Hopalong, you answered my question on why respond to an old thread.....
In reading over the responses, I felt the need to clarify something.
YES, maggots are often used in the medical field to clean up dead tissue in wounds that are slow to heal...as in a diabetic patient with a foot wound, as one example. Maggots will only eat dead tissue. ONLY. And that is good for cleaning out a nasty wound, and it can be lifesaving....as dead tissue can easily turn into gangarene and result in blood poisoning and death.
HOWEVER, the maggots used in the medical field are bred in sterile labs. They are completely germ free. The ones in these horses' wounds are NOT sterile....nor are the flies that laid them. These flies could have just fed off of a manure pile or a rotting carcass along a road. They should not be allowed to remain in your horse's wound due to the fact that they could be carrying all kinds of nasty microbes. IF they were sterile, they would be doing your horse a favor, but they are NOT sterile...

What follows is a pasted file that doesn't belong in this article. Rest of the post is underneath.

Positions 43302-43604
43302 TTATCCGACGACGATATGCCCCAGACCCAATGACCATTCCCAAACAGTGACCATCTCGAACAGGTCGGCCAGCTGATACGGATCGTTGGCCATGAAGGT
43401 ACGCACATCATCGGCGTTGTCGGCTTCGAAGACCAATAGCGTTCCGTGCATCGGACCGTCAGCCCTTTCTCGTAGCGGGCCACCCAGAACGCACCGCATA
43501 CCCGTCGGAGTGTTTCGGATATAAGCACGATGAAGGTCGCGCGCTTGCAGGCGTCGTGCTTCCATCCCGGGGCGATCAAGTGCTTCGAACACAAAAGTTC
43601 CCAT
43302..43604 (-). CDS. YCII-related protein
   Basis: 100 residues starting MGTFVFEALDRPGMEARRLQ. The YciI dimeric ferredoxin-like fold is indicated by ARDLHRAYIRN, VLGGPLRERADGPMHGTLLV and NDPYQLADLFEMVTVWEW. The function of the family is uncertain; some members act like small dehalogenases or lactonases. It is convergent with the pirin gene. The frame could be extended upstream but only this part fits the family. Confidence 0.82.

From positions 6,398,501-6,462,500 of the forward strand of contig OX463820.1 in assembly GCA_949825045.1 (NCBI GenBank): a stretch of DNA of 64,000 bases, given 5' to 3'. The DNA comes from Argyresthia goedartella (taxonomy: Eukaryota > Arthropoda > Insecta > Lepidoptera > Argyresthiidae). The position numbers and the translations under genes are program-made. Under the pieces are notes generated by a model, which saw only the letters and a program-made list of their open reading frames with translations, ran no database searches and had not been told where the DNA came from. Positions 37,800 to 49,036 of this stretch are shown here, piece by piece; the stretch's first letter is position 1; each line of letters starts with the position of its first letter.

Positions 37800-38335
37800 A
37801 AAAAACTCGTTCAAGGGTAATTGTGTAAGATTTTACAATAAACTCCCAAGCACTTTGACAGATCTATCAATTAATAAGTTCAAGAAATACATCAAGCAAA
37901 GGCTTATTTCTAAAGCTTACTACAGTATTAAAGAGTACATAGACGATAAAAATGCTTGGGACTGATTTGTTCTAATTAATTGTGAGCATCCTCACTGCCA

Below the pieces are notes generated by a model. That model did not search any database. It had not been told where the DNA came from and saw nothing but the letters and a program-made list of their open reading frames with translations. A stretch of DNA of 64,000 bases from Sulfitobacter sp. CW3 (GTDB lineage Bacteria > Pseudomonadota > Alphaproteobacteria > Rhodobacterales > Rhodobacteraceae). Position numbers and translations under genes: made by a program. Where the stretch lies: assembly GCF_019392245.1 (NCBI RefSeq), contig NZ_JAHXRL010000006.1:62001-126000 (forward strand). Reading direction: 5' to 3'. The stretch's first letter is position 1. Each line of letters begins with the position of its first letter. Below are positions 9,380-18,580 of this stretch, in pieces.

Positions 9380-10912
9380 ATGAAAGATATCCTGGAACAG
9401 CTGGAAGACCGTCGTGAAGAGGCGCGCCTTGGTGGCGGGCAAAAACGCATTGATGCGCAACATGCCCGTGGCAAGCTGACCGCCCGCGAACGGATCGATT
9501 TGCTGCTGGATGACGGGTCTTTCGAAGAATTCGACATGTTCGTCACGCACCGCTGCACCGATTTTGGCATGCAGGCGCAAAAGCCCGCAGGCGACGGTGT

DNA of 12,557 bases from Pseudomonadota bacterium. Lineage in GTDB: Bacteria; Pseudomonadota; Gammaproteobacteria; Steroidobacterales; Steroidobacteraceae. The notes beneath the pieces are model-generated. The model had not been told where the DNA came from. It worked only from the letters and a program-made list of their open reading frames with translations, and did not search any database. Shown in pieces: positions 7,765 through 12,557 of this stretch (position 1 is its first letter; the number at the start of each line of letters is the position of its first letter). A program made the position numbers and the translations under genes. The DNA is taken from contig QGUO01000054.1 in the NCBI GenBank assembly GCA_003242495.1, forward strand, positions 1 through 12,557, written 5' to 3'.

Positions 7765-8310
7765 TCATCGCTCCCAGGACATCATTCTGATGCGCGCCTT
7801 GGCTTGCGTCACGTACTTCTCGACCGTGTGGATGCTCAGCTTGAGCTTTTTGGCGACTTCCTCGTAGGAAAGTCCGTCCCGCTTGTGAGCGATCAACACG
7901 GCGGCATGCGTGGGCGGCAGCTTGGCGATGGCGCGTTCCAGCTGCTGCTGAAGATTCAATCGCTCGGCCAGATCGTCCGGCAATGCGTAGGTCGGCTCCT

Any wound with maggots needs to be cleaned out by a vet and the wound debrided. Debrided means that the dead tissue is scaped off. Dead tissue cannot stay in that wound any more than the non sterile maggots can. ONLY a vet should debride a wound. NEVER do it yourself, or attempt to.
I also DO NOT reccomend pouring bleach, diluted or not, into wounds. Bleach is a corrosive, cyto toxic solution....it can and will kill healthy tissue and prevent any cell regrowth.
Call a vet ASAP.